The Big Chill...

It's no secret that I am no fan of hot weather. My gas bill in the winter is always lower than my electric bill in the summer because I prefer to keep my home approximately the same temperature year-round, and that temperature is on the chilly side. I figure it all evens out eventually.

With the forecast calling for another scorching, humid weekend here in Chicago the next couple days, I decided to do my part to beat the heat -- I would make another icy cold batch of sorbet. Sure, I still have some of that blackberry-lime sorbet in the freezer from last week, but for me, that was a bit of a failed experiment. Justin may have loved the tart, citrus-dominated flavors of that particular frozen treat, but I was still in the market for something that would appeal to my palate.

When I got an email from Mom announcing a 99-cent sale on apricots at the market near her house, I knew I had found my answer. She had passed along the information because Justin's grandma likes to make a wide array of apricot desserts, from apricot dimple cake, to whole apricot-filled dumplings, to homemade apricot preserves to use in other desserts, such as Sachertorte. Every summer, she asks her family to look for them on sale for her, so she can stock up for the rest of the year, and last year, we struggled to find them at an acceptable price. In fact, I'd been monitoring their price so far this year, and hadn't spotted anything under $2.99 per pound.

Aside from nagging Justin to pick up some fruit for his grandma, this year I actually wanted some apricots for myself. Given Justin's deeply-rooted love for apricots, I knew that I wanted to give apricot sorbet a try, since being made into sorbet improves pretty much any fruit. (Even lime was better as a sorbet, just not enough so that I wanted to eat it; some aversions die hard.) So I had Mom pick some up for me, and I used them today to whip up David Lebovitz's simple recipe from The Perfect Scoop.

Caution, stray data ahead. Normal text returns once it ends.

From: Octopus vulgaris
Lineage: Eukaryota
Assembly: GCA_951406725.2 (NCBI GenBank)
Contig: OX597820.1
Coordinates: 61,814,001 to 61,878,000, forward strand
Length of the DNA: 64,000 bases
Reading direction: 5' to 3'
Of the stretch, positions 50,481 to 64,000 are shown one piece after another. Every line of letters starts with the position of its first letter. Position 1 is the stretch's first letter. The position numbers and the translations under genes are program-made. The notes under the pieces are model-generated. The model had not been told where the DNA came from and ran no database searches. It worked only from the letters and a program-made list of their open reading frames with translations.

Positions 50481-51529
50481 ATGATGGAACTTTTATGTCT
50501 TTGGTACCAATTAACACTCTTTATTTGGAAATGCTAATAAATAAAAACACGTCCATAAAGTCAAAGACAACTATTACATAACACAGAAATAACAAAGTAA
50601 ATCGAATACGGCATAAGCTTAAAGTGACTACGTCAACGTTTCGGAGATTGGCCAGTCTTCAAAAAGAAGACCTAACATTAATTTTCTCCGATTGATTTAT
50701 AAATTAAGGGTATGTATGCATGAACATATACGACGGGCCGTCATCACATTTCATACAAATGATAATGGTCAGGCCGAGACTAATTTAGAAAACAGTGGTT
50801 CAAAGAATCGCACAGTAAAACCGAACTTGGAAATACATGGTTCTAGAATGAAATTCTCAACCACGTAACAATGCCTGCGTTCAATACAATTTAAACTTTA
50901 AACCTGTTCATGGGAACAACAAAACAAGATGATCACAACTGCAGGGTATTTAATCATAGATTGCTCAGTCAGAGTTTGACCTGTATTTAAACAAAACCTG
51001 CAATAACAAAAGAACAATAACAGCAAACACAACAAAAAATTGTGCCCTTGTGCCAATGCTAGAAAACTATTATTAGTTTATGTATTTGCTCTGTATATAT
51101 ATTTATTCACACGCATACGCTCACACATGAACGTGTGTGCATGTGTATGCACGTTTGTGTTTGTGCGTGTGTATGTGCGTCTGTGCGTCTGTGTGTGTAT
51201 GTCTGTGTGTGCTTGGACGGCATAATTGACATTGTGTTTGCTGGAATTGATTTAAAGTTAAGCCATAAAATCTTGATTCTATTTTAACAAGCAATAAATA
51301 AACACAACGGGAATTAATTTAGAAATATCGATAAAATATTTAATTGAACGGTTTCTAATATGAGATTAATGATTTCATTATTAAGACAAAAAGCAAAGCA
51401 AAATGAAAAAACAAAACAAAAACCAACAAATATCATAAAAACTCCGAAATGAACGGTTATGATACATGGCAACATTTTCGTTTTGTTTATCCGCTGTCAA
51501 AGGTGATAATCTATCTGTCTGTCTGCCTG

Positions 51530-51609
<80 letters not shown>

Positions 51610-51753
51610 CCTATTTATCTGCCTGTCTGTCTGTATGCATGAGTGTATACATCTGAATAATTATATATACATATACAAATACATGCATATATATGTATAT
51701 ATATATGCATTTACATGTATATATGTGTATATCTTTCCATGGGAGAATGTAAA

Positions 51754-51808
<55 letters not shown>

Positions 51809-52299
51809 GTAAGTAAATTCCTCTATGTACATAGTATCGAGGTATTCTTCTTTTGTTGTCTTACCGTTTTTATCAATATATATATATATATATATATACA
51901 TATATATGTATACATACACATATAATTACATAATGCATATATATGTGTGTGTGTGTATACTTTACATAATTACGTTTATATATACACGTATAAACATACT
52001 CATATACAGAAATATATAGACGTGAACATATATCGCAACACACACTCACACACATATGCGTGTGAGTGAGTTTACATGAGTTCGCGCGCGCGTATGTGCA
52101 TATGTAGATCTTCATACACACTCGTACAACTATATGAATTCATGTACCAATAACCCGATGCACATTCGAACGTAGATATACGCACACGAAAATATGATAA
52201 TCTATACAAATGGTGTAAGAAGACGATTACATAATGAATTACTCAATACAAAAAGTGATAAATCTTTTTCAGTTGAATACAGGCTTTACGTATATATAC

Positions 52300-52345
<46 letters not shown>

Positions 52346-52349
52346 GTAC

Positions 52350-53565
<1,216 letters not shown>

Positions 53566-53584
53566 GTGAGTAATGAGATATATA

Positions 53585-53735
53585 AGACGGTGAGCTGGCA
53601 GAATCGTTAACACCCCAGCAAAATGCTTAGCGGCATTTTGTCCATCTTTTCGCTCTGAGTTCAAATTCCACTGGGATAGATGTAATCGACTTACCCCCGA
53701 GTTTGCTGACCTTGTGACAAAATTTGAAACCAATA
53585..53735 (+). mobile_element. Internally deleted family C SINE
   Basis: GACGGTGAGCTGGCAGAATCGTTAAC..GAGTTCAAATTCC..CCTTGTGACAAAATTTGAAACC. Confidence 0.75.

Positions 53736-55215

Though I generally avoid cooked fruit sorbets in favor of quickly whirring everything together in a blender and churning it, this apricot sorbet turned out quite well. I might have preferred just a touch more sugar, as the sweet-tart nature of apricots has never really appealed to me, but the texture of the finished product was smooth and almost creamy.

More importantly, my resident apricot enthusiast enjoyed it. The fruit flavor was pronounced, and received his stamp of approval. I think peach sorbet will always be my favorite, but I'll hang on to this apricot recipe in case I find a good deal on apricots in the future and want to do something nice for my man. 

Apricot Sorbet
adapted from David Lebovitz

2 lbs. squishy-ripe fresh apricots (about 10-15)
1 c. water
1 c. sugar
3 drops vanilla extract

Split the apricots in half, remove the pits, and cut each half into thirds. Combine the apricot wedges and water in a medium nonreactive saucepan and cook, covered, over medium heat, stirring occasionally. Heat until cooked through, about 10 minutes. Remove from the heat and stir in the sugar. Let the mixture cool to room temperature.

Once cool, puree the mixture in a food processor or blender until smooth. Taste a spoonful and if there are any small fibers, press the puree through a mesh strainer. Stir in the almond or vanilla extract. Cover and chill thoroughly in the refrigerator.

Freeze the mixture in your ice cream maker according to the manufacturer’s instructions.

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